If you're seeing this message, it means we're having trouble loading external resources on our website.

If you're behind a web filter, please make sure that the domains *.kastatic.org and *.kasandbox.org are unblocked.

# Carnot efficiency 2: Reversing the cycle

Seeing how we can scale and or reverse a Carnot Engine (to make a refrigerator). Created by Sal Khan.

## Want to join the conversation?

• - I've never understood (i took thermodynamics in 1986 and wondered ever since) why the adiabatic expansion is needed in the Carnot cycle. Isn't the isothermal expansion enough?
• Im not sure I aswer you correctly, but I think about it this way: In order to work in cycle, you need to expand and compress to get to the same point (imagine a piston). If you want to compress something at high temperature, you have to do more work, because the pressure is higher...so thus the adiabatic expansion - you lose some energy (temperature)and now you can compress it easily - you have to do less work to the system...
Now if you look at the graph, the work done by the system is higher (it expands the same volume, but at higher temperature/pressure) than the work done to the system) - both can be expresed as the area under the curve)
IF you compress the system at the same temperature, you also have to do the same work as the engine and that would be useless
So I think the key idea is, that this is a cycle - you cant just expand forever...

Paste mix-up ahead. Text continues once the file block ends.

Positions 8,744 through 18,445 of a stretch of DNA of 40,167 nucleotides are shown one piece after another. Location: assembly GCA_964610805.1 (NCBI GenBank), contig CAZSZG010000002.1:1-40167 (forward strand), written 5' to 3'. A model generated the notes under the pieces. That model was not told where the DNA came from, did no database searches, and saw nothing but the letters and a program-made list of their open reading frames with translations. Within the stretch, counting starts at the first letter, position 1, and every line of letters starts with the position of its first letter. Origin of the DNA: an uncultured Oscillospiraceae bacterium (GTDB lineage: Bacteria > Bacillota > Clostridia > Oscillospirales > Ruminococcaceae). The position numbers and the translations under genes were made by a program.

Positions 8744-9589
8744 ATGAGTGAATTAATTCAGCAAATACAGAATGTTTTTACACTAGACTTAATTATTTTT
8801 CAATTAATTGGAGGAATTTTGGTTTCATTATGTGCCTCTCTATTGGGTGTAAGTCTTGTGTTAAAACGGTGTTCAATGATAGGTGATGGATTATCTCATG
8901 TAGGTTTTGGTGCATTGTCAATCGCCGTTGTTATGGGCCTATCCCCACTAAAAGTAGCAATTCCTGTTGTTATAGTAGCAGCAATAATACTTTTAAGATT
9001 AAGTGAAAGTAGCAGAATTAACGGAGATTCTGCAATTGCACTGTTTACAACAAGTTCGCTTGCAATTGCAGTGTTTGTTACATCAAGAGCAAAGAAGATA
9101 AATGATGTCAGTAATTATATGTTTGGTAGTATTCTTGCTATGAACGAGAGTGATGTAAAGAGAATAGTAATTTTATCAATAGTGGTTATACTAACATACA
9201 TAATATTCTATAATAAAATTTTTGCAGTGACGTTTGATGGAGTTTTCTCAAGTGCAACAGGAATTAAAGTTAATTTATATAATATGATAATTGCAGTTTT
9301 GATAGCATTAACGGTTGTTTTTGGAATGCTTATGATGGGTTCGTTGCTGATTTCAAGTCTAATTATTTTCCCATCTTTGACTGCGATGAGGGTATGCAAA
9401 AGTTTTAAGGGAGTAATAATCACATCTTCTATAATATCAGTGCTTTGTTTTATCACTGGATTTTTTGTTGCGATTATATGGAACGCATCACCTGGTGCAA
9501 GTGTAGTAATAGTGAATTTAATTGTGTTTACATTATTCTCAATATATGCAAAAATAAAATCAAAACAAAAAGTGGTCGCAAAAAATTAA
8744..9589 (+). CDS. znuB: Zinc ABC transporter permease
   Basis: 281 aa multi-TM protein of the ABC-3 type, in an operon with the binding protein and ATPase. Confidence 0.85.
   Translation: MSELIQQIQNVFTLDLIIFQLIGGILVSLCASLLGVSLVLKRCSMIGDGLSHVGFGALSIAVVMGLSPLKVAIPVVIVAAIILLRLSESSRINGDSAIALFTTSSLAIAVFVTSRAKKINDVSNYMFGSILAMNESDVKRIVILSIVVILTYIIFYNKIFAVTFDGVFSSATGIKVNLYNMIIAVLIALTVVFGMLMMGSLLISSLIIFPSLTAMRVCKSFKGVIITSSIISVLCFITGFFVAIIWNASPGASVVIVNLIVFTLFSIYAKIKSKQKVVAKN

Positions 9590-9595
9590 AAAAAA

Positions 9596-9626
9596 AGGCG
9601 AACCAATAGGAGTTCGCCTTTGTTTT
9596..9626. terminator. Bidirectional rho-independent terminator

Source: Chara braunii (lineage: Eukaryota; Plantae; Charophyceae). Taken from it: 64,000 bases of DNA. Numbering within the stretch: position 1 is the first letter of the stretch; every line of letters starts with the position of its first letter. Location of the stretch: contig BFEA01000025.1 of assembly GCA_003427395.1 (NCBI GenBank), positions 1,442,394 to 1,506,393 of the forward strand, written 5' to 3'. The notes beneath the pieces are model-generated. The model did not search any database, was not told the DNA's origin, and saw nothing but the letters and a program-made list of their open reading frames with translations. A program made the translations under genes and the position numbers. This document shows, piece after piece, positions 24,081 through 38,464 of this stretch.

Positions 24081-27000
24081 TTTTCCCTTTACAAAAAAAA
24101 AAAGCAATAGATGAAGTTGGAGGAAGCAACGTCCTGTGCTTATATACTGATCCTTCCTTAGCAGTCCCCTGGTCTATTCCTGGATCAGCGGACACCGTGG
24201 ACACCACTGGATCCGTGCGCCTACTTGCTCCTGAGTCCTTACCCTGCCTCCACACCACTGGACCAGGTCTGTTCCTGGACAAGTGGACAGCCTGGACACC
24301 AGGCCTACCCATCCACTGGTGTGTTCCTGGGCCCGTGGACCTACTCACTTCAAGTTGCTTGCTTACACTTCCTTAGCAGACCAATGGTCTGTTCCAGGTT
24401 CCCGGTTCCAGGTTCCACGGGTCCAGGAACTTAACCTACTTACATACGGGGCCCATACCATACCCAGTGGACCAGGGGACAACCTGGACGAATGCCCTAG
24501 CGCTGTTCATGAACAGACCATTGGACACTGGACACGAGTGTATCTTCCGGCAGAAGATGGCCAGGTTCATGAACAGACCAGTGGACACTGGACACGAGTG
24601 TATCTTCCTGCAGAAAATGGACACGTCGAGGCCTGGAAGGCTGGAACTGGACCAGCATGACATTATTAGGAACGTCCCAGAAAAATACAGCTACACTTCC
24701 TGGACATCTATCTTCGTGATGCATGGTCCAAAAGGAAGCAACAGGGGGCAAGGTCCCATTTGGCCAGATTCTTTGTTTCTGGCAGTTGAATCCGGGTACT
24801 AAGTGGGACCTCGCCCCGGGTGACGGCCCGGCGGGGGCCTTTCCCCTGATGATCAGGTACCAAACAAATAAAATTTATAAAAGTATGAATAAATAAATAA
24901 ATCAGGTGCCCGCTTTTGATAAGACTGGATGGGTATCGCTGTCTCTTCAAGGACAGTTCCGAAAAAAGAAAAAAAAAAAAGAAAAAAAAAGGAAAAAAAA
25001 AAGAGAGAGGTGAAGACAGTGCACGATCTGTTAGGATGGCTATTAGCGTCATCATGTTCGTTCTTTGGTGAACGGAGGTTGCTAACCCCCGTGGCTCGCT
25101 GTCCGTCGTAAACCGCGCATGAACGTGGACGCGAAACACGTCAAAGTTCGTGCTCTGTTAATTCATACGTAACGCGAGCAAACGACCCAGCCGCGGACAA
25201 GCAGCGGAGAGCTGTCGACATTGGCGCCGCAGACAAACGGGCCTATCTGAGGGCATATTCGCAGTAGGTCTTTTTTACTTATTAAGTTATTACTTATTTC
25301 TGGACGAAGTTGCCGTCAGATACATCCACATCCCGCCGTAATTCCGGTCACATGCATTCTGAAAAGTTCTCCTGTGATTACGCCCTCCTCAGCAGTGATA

I hope that helps, also, pardon my english
• I'm still confused, why do we not consider the work done adiabatically when calculating efficiencies, proving relationships and so on?
• Hi. This is because the work done adiabatically during expansion and compression cancel each other out exactly in the carnot cycle.
• In the Carnot refrigerator the heat is obtained from the colder reservoir T2?
• Yep, that's why we keep our milk there.

Jokes aside, this is an important takeaway lesson from Carnot cycles; with reversible processes, if you can increase heat to do work, then you can use work to remove heat.
• Correct me if I'm wrong, doesn't that mean that in case the hot reservoir has higher temperature than usual (like a hot day), then your compressor has to do more work to heat up your coolant which then transfers heat to this reservoir?
• Theoretically you're right, the compressor will need to do more work because our isothermal compression at the top isotherm is occuring at a higher temperature. However, it's also possible that our compressor simply cannot compress the coolant enough to reach the original volume at a higher pressure (and temperature). So, we will have a shortened cycle. Then, when the coolant expands it will not be able to absorb the same quantity of heat, Q2, from the inside of the refrigirator, because our adiabatic expansion may not take us all the way to the low Temperature setpoint.
• at , you say adiabatic contraction, dont you mean adiabatic compression?
or is contraction the same as compression?
• If something is pushing on the system, it's a compression.
If the system is doing the pulling, it's a contraction.
• This is not a THERMODYNAMICS question
Is a compressor a machine used to "compress" a gas? If this is right then from ideal gas equation can we say that it helps in cooling a gas, right? Isn't this how an A/C works?
• There are three variables(pressure, temperature and volume) in ideal gas law. To say anything about one you need to fix other two. Also considering a real A/C you can't really use ideal gas law. But you can find an approximate approach(not a very good one) with ideal gas law...
• At , he said when we isothermally contract work is done on system so it's negative,but when work is done on a system work done is positive and work done by the system is negative.so the area under the reversible process is negative or positive?"